You don’t understand our context.
Over the years I’ve heard my fair share of excuses on why innovation is so difficult for individuals, ideas and organisations. Most excuses refer to an external factor that they ‘can’t control’. Regulation, policy, market access, unique customer sensitivities, the list is endless.
Before I get on my high horse to preach, I am happy to admit when I in the wrong, I am happy to concede when I don’t fully understand the challenges of a particular market or country. You don’t last nearly a decade in innovation without a healthy degree of humility and curiosity. I embrace what I don’t know I don’t know. Although it’s my job to challenge entrepreneurs and enterprises. I am good at my job because I don’t accept the excuses.
Challenging the paradigm of a company, industry or country is the core pillar of breakthrough innovation. Unfortunately the vast majority of companies lock themselves in a ‘context’ prison, dismissing the perspective of outsiders or challengers. It’s this very reason many companies being disrupted choose to fight the disruptor, rather than adapt to new market conditions.
The most common excuse is
“You just don’t understand the context of our…”
This is especially frustrating when it’s expressed in the face of data that challenges that mindset. Market points that illustrate a change in paradigm of an industry’s core thesis. Kodak, Blockbuster and Borders were all victims of their own excuses. They failed to accept that core measure of value in their industry could be shifted.
Disruptors don’t compete on the incumbent measures of an industry, they look to reverse engineer a social or emotional differentiator that completely changes the game. The technology, any supposed ‘unfair’ advantage, or alternative commercial model aren’t their secret. They just changed how the industry is measured in the eyes of the customer.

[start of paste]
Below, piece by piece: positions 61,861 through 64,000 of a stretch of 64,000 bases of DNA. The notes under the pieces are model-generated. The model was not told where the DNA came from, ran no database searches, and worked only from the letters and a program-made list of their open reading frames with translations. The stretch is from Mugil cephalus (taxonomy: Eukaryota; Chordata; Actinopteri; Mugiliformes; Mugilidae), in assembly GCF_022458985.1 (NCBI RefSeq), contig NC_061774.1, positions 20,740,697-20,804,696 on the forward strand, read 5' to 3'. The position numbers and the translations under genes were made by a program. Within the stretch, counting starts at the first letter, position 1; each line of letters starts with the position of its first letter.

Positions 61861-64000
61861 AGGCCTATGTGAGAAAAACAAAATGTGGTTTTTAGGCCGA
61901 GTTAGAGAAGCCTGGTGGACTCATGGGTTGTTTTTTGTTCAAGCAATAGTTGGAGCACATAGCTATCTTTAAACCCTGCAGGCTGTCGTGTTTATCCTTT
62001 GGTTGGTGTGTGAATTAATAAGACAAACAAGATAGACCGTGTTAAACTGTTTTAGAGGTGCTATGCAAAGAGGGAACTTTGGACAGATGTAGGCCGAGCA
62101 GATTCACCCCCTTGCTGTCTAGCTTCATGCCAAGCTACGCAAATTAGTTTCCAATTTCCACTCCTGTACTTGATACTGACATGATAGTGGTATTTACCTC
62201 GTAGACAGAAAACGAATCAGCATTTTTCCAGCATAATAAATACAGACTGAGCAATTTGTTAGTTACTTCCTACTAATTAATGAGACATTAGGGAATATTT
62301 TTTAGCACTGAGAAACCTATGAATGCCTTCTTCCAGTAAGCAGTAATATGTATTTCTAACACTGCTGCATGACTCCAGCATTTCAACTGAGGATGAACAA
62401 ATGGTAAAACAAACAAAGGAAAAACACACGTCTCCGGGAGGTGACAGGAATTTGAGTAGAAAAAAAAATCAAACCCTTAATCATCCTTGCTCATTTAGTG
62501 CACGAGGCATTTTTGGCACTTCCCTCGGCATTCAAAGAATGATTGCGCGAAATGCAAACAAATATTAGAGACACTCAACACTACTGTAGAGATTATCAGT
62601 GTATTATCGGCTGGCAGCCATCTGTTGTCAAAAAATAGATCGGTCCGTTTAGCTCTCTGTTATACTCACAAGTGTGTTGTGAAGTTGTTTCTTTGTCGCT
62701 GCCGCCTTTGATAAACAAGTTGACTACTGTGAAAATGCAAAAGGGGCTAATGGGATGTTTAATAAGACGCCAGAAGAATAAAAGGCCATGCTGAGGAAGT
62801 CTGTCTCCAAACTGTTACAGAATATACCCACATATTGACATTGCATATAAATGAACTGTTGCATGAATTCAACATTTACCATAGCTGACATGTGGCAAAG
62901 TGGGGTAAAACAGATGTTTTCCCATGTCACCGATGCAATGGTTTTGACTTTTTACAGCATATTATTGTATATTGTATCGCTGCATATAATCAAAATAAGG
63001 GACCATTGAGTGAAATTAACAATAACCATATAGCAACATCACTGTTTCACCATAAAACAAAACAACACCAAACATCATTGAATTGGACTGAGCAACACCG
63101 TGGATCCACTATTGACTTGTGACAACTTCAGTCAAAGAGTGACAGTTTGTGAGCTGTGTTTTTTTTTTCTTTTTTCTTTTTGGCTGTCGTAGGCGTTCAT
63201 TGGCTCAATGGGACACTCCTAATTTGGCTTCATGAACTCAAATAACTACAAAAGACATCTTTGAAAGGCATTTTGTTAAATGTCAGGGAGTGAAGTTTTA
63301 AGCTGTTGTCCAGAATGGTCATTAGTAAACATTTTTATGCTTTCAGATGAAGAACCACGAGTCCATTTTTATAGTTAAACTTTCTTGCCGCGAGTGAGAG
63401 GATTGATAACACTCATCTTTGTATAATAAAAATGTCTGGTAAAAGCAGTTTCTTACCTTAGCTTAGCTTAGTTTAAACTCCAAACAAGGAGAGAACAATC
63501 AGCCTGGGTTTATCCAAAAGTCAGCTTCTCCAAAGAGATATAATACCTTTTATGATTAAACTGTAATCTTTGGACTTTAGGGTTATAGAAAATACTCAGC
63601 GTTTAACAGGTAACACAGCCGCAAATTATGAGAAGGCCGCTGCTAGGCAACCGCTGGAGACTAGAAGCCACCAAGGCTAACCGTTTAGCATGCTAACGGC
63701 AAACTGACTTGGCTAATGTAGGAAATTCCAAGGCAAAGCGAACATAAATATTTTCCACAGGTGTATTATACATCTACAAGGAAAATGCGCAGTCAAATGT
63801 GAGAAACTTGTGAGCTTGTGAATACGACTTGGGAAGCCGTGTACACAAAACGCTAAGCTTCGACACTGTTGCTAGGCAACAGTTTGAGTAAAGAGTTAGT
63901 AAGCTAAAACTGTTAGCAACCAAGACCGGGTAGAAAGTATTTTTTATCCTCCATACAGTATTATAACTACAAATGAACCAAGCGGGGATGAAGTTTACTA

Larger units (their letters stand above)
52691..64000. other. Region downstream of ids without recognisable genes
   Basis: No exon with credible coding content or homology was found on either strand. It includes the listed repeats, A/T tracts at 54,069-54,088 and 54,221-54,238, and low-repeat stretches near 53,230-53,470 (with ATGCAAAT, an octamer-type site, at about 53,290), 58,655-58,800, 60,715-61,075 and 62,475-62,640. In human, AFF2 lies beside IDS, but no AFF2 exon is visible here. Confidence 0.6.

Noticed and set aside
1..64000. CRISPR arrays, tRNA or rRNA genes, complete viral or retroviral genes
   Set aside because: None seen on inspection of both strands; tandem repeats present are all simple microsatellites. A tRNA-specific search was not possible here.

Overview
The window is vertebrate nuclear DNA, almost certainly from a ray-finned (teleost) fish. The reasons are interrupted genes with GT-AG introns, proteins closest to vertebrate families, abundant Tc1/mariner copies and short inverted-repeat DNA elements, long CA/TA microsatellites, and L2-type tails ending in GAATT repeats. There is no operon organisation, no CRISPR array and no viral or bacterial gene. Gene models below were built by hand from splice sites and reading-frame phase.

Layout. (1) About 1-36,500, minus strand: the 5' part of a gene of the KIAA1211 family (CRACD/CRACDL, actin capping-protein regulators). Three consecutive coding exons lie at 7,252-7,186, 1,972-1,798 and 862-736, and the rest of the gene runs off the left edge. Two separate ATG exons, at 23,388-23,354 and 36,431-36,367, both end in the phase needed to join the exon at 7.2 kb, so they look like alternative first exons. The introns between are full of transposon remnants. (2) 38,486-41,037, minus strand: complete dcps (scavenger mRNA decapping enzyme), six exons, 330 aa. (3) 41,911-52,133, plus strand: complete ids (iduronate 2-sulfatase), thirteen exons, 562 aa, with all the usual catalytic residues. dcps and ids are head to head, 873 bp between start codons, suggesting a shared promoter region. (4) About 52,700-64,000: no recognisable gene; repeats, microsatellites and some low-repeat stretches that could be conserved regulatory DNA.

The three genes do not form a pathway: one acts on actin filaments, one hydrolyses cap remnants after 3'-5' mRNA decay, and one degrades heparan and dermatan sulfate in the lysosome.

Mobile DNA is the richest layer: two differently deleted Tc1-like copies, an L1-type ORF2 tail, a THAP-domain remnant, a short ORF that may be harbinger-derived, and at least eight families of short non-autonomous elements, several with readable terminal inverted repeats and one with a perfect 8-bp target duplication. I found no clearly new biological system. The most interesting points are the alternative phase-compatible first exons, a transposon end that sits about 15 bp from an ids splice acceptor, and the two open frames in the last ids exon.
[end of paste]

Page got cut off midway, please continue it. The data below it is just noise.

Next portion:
Lead innovation with excuses only leads to what I like to call the ‘incumbent’s prison’, a series of walls they construct to justify why they are right not to listen to outsiders, not to change, and more importantly, not to challenge themselves. And it only has one outcome.
My of my biggest rewards when working with corporates, is the moment that shift their paradigm. Break free of the prison their past success has created. It transforms the individuals, and they never go back. They become the challenger, as new ways of operating open their eyes to new approaches, new ideas and new ways of investigating curiosity. These individuals become the catalysts. The future of a company lays in their ability to champion their new paradigm.
If their energy and passion for this new perspective is continually blocked, these golden individuals either fade or leave. And if either happens, I fear for the future of your organisation.
Companies need to champion the individuals that manage to break free of the ‘incumbent’s prison’ and look to replicate their journey.